Perhaps the most significant aspect to this entire record is how far a cry Lydon's vocals are from his days as the most notorious punk singer in history. Often sounding like a mixture of Mark E. Smith and Nick Cave, his words and wailings are filled with so much emotion that it is nothing short of stunning when one compares the album to his previous band. For those who want nothing to do with the sound of the Sex Pistols, one must experience PiL to discover how fantastic a vocalist truly lived within Lydon. His vocals slide in and out of the sound patterns, and they are far more of a part of the sound, as opposed to something that is being lain over the music. This cohesion of music and vocals completes the often breathtaking sound that makes Second Edition so fantastic. Lyrically, Second Edition is just as contrasting to Lydon's earlier work as everything else about the record. While his angst-ridden approach is still very present, this time around, Lydon focuses his lyrics on themes like his dying mother, excessive violence, and general bitterness towards the world. However, this time around, his vocals are far more understandable, yet carry just as much weight as his shouted rants of earlier days. Pushing the sound to something that is nothing short of phenomenal, the vocal delivery and lyrics brought by John Lydon serve as proof that he was indeed one of the most talented vocalists of his time.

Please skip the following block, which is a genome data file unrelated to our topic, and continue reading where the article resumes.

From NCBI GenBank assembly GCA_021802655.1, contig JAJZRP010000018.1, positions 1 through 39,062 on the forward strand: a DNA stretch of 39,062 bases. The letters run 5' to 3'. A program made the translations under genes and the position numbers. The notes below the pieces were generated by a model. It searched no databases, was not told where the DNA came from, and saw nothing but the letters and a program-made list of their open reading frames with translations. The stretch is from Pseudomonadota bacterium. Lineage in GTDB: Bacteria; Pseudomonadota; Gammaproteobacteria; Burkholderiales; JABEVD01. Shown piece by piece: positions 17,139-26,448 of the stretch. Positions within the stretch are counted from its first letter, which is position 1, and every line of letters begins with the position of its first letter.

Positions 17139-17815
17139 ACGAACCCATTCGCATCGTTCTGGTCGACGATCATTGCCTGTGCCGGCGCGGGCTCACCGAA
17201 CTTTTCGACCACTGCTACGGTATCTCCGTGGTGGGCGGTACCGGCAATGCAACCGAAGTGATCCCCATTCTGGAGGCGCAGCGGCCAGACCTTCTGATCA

John Lydon has always been an unmistakable part of the world of music, from his appearance to his unique vocal delivery to his trademark sneer. After the Sex Pistols imploded, he quickly sought out a new musical project and found it in the form of Public Image Ltd. Pushing his own abilities to their limits and exploring uncharted musical territory, the bands' sound and style remain largely unmatched to this day. With the sensational combination of Jah Wobble's dub-heavy bass and the extraordinary guitar and keyboard work of Keith Levine, on the music alone, PiL rank among the finest bands of their generation. Paving the way for nearly every post-punk band that followed them, PiL perfectly balanced the angst-ridden temperament of punk with a far darker, more despondent mood. Presenting an undeniably heavy, trudging sound, the music is simply like nothing else ever recorded. Lydon has never sounded better, and his pointed, beat-like vocals are a perfect compliment to the music over which he sings. Though his work with the Sex Pistols largely overshadows his PiL albums, the truth of the matter is, these records were just as revolutionary and have had just as large an impact. Far more experimental and innovative than their debut, Public Image Ltd's follow-up, 1980's Second Edition remains one of the most original and phenomenal albums ever recorded.
Standout tracks: "Memories," "Careering," and "The Suit."